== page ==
Oh to be young, talented, British, and infinitely cool – the sibling trio Kitty, Daisy, & Lewis deliver on so many levels. With a dynamic sound that channels blues, swing, R&B, jazz, Hawaiian, rock, and country, they seize the exuberance of another era. If you’re interested in sparking some fire in your step and some snap in your shimmy, jam to their sophomore album Smoking in Heaven.
Read the rest of my review and get MP3s at Indieball.
After five quiet years without touring, Fiona Apple took the Lincoln Hall stage this week without a word and “Fast as You Can” she was back. The announcement of her mini-tour caused frenzy among fans, who assaulted the venue’s servers in unprecedented numbers, crashing the site in many cases and causing an outrage among the incensed and ticketless. Few situations send my heart rate into such a palpitated state as the purchasing of prized concert tickets, but I made damn sure I would see Fiona. A second show was added to the tour’s Chicago stop only, and those of us lucky enough to see the songstress can attest her live concert was as captivating as ever.
The powerful performance included classics like “Sleep to Dream” and “On the Bound,” closing with “Criminal.” Just as alluring were three new songs Fiona debuted from her upcoming album due out this June, “Anything We Want,” “Valentine,” and “Every Single Night.” The audience shouted its admiration between songs and Fiona came out of her reverie to smile in thanks. She infused the show with her brand of whimsy, breaking into the occasional jig and featuring an old kitchen pipe as a percussion piece.
Fiona’s reflective and recalcitrant music shaped my adolescence while my classmates memorized boy band dance moves. If you had asked me my favorite poems in junior high, I would have named Fiona’s When the Pawn… and Prufrock, budding lit major that I was. I imagine more than one high school relationship argument was fueled by overexposure to her lyrical indignation on a given day. The first time I saw Fiona Apple live involved driving five hours across Ohio (including a stop to pick up my cousin, a fellow Fiona-phile) and ending up back on campus just in time to hand in a final exam. That show was the most passionate, eloquent, and spellbinding performance I had ever seen, and more than one audience member was moved to tears.
Her performance this week at Lincoln Hall was just as enthralling. Fiona does not just sing; it’s an entirely visceral enterprise as if the crowd is privy to a physical and emotional internal journey she’s experiencing number by number. While her vocals range from her characteristic sultry growl to heart-shattering highs and belts of bravado, the singer swirls and paces onstage. Fiona is perhaps most emotive when commanding the piano keys, framed by the glow of a few red church votives. Otherwise her hands wring, tug at her skirt, flutter through the air, or clutch the microphone with white knuckles, as when crooning “”I just want to feel everything, so I’m gonna try to be still.”
Fiona Apple gives all of herself when performing; rendering fans all the hungrier for the rare times she shares her unrivaled talent onstage. Connecting with some of her old songs that are such a part of me and revisiting them with new insight was all the more poignant. No matter the absence, Fiona Apple’s power, honesty, and grace are always resonant, always craved as long as she is willing to share them – the mark of a truly extraordinary machine.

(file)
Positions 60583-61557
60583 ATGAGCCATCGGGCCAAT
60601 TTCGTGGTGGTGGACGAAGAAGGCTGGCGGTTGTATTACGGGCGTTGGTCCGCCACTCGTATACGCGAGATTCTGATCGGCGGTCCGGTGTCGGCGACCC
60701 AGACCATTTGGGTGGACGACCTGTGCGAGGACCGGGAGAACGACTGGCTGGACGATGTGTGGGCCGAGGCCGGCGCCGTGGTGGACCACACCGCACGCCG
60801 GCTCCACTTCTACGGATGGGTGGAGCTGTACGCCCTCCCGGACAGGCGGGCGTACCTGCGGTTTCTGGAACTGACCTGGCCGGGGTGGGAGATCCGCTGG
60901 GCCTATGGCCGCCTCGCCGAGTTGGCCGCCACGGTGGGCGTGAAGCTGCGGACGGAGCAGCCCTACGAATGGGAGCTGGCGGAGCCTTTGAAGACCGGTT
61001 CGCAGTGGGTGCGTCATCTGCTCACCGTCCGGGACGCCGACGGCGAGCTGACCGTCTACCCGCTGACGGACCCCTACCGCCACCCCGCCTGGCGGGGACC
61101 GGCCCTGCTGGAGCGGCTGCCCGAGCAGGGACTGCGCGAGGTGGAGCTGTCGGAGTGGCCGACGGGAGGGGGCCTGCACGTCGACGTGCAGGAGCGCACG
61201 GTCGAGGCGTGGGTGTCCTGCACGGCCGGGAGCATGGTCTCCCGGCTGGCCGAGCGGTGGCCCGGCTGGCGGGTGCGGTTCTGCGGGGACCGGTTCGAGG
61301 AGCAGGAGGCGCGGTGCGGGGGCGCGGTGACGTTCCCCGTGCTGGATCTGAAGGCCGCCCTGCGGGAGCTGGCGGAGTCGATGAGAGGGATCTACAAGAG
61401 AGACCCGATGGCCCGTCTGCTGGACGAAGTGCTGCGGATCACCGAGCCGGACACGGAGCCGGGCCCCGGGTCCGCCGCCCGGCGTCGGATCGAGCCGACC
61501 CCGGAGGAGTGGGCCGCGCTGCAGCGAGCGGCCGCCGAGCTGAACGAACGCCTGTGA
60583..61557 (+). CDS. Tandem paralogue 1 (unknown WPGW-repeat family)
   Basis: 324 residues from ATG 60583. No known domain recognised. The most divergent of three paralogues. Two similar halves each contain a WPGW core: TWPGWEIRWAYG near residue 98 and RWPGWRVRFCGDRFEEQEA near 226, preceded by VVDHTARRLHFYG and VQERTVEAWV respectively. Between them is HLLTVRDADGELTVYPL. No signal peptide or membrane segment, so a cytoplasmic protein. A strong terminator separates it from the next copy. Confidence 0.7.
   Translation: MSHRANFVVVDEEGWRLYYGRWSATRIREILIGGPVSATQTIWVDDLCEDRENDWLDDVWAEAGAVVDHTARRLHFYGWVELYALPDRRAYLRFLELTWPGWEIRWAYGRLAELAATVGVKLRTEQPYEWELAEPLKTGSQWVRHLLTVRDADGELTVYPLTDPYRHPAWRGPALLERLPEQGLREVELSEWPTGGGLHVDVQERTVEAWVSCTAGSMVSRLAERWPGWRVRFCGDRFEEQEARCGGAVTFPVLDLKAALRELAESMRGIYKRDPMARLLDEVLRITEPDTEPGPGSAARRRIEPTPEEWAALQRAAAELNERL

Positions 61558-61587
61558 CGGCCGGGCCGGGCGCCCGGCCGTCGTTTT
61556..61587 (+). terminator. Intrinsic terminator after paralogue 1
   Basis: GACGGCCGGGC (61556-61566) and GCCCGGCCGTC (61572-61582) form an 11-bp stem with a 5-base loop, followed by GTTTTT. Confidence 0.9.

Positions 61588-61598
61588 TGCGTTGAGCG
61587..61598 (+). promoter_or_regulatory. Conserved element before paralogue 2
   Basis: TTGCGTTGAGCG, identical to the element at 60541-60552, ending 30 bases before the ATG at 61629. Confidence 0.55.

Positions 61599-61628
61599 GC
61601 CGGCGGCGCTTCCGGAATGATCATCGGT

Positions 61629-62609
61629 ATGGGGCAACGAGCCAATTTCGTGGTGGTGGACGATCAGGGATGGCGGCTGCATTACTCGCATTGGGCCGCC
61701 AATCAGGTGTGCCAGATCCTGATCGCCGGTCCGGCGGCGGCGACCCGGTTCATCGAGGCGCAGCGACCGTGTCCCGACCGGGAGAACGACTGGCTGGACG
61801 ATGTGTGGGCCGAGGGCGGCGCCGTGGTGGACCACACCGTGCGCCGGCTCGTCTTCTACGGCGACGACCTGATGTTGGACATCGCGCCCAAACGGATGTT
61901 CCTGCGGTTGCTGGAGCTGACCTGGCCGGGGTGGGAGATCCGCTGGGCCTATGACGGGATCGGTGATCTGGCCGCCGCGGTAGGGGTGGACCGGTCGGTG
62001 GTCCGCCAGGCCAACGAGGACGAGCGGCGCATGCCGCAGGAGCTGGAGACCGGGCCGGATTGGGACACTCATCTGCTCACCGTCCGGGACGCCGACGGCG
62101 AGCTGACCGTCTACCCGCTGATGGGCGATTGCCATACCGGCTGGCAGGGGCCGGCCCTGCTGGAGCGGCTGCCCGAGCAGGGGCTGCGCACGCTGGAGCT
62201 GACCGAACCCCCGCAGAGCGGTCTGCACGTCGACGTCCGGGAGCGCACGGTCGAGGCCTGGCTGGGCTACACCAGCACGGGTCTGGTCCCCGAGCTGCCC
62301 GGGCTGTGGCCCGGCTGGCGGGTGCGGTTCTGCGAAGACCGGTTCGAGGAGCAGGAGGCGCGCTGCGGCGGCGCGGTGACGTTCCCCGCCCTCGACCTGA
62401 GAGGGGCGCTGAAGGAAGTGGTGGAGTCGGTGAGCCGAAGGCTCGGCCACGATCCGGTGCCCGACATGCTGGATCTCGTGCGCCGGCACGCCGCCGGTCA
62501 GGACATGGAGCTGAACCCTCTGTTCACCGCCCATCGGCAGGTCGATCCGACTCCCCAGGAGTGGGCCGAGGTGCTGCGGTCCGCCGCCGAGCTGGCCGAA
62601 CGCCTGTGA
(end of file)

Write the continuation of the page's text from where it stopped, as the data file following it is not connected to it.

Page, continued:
Chicago is in the midst of Chef Week, and if you haven’t had the chance to dig in there’s still room to make a rezzie through this Friday, March 23. I’ve just barely had time to digest last month’s Chicago Restaurant Week, but here are my four favorite bites.
Drinks at Chicago q
Chicago q may have had the week’s best menu. Yet while the hominy, smoked corn and black bean salad and slab of St. Louis baby back were as mouth-watering as expected, it was a cocktail that ultimately won me over. Fusing rye, lemon, OJ, and cinnamon-infused simple syrup, the Orange Blossom Martini offers a spicy, citrusy way to enjoy whiskey that’s all-together too drinkable.
Apps at Bistrot Margot
Old Town’s Bistrot Margot is a mainstay of all classique French fare with charming décor and très generous portions. Simmered in garlic and butter, the satisfyingly briny escargot had me snatching every crumb off the table to soak it up even after the snails were inhaled.
Main at Blackbird
There’s no wrong way to do Blackbird, but the special five-course Restaurant Week tasting menu ($65 rather than the standard $33 or $44) seemed most fitting for my first visit. Choosing a favorite course at Paul Kahn’s gastronomic powerhouse is like choosing the most flavorful movement of an eloquent symphony (or mashup in a dubstep remix if that’s your thing). If you insist, I’ll favor the pekin duck breast. The savory fowl was aged for a week and its slight saltiness rounded out with fuyu persimmon, red wine braised radishes, black beans and sesame.
Dessert at Tapas Valencia
Tapas Valencia may have had somewhat nontraditional tapas service, but in addition to four-course menu the dessert was accompanied with a complimentary glass of cava. After devouring everything set in front of us, the decadent dessert platter of warm chocolate cake, cheesecake, almond pound cake with pear, strawberries, and ice cream drizzled in caramel seemed daunting. Thankfully we had that cava to wash it down.
For Further Exploration
Chicago Restaurant Week 2011 Recap
Posted in 4 favorite things, chicago, eating, events, exploring, gold coast, ohio city, south loop, west loop
Tagged bistrot margot, blackbird, chicago chef week, chicago q, chicago restaurant week, eating, events, gold coast, old town, south loop, tapas valencia, west loop